NASA’s Perseverance rover is flying to Mars as you read this sentence. It will land there in February 2021 and set aside rocks with promising signs of ancient life, for a future mission to pick up for analysis.

But what about current life on Mars? Are microbes embedded in the ice caps? Perhaps they are sheltering in water runoff in some crater? Or, as some scientists suggest, is life buried miles underground — a difficult spot for us to search, at best?

A new study is trying to figure out ways to hunt for life on worlds that have little or no running water at the surface. One easy answer, in theory, is to look to water reserves underground — and we are pretty sure Mars has those.

“We examined whether conditions amenable to life could exist deep underneath the surface of rocky objects like the moon or Mars at some point in their histories, and how scientists might go about searching for traces of past subsurface life on these objects,” said lead author Manasvi Lingam, an assistant professor of astrobiology at the Florida Institute of Technology.

“We know that these searches will be technically challenging, but not impossible,” added Lingam, who is also an astronomer at Harvard University’s Center for Astrophysics.

In some cases, it might be relatively easy to find water (and life) relatively close to the surface of Mars. Examples could include drilling near the equator, or looking for geological “hotspots” that have higher temperatures, Lingam said. But in other cases, digging will be a considerable challenge, using machine technology that isn’t invented yet.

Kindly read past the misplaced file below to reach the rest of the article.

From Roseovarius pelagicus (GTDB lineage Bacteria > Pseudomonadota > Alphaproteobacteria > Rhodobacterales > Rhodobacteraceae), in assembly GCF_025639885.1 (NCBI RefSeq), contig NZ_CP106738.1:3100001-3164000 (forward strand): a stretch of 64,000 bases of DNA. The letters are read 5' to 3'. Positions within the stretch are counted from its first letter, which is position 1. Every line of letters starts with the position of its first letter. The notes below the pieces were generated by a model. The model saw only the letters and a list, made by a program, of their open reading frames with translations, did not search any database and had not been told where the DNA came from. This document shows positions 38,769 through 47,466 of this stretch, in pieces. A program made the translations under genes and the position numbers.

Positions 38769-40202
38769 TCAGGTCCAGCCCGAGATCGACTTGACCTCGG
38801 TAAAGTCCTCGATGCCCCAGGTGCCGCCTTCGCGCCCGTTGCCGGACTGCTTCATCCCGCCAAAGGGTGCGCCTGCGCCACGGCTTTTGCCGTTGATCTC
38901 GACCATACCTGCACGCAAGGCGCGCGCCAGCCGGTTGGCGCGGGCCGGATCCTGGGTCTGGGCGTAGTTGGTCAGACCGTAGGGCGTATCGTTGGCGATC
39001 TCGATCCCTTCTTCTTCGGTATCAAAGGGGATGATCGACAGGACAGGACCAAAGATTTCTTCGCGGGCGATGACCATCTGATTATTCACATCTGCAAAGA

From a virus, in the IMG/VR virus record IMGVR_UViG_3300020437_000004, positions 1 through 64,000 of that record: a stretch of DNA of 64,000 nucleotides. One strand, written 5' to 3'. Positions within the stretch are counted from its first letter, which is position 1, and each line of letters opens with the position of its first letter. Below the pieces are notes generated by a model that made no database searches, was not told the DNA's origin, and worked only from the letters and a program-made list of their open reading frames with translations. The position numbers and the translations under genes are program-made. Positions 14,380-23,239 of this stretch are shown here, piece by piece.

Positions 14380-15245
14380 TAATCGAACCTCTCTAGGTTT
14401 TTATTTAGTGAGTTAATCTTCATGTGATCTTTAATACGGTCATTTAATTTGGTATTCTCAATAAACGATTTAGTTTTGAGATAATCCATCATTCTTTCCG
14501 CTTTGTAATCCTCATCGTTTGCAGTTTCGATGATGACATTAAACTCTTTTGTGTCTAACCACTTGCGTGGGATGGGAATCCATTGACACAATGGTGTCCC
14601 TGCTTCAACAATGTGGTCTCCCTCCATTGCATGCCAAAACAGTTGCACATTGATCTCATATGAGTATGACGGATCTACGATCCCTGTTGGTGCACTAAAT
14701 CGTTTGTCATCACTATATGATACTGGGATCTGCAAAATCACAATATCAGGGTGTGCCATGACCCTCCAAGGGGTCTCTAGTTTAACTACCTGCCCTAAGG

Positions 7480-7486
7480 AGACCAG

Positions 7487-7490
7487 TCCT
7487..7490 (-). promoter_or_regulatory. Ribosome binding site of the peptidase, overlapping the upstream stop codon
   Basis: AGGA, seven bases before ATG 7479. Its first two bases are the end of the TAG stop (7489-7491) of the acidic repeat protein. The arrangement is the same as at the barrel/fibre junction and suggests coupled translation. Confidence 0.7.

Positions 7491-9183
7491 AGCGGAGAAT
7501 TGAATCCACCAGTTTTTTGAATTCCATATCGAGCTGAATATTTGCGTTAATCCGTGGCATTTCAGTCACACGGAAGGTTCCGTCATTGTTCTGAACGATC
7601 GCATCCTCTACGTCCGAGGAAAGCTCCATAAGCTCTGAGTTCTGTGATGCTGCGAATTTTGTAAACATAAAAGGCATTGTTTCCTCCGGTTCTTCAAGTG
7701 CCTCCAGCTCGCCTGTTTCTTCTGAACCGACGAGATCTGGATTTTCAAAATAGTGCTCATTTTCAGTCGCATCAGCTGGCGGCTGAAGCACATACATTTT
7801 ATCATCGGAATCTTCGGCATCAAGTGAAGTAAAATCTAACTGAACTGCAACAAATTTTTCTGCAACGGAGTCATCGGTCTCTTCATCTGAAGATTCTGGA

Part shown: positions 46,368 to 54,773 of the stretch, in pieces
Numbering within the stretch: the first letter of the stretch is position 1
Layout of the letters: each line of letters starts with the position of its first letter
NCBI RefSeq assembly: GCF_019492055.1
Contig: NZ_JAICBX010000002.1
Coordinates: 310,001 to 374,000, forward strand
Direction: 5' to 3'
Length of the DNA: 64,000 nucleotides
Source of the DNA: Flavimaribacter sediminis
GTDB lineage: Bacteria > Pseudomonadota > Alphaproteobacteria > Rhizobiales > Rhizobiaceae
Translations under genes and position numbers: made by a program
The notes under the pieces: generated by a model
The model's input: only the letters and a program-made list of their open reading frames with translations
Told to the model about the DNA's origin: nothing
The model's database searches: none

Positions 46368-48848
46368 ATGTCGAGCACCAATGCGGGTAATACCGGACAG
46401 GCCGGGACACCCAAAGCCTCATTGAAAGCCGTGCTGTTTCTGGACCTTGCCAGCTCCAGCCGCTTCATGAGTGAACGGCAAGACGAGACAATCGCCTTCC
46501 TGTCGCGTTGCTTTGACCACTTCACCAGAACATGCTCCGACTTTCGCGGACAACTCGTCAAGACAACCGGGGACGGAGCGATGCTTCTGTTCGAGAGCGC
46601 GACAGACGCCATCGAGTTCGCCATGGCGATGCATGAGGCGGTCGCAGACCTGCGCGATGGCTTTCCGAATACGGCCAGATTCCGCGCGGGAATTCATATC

“We need to be able to drill tens of kilometers [or miles] under the surface of Mars, and without geological activity exposing these deep layers, we will not be able to explore them,” said Avi Loeb, a study co-author as well as science professor at the Center for Astronomy, in the same statement.

While deep drilling isn’t something we are prepared to do right now, humans and robots may be practicing shallower drilling in the near future. NASA’s InSight mission ran into difficulties using its drill, but the lessons learned could be implemented on the moon, where NASA hopes to place astronauts by 2024.

“One can imagine robots and heavy machinery that will drill deep under the lunar surface in search of life, just as we do in searching for oil on Earth,” said Loeb. And once we feel comfortable on the moon or Mars, he added, we could extend the principles of drilling to other bodies in the solar system, like asteroids.

Traditionally, astronomers have defined the “habitable zone” of a star by looking at rocky planets in the vicinity of a star that could have liquid water consistently flowing at the planet surface. Loeb suggested that digging underground could extend the definition of habitability.

“Our study extends to all objects out there and indeed implies that the habitable zone [of the solar system] is much larger than traditionally thought, since science currently considers only life on the surface of the object,” Loeb said.

A study based on the research was published in Astrophysical Journal Letters.

Source Article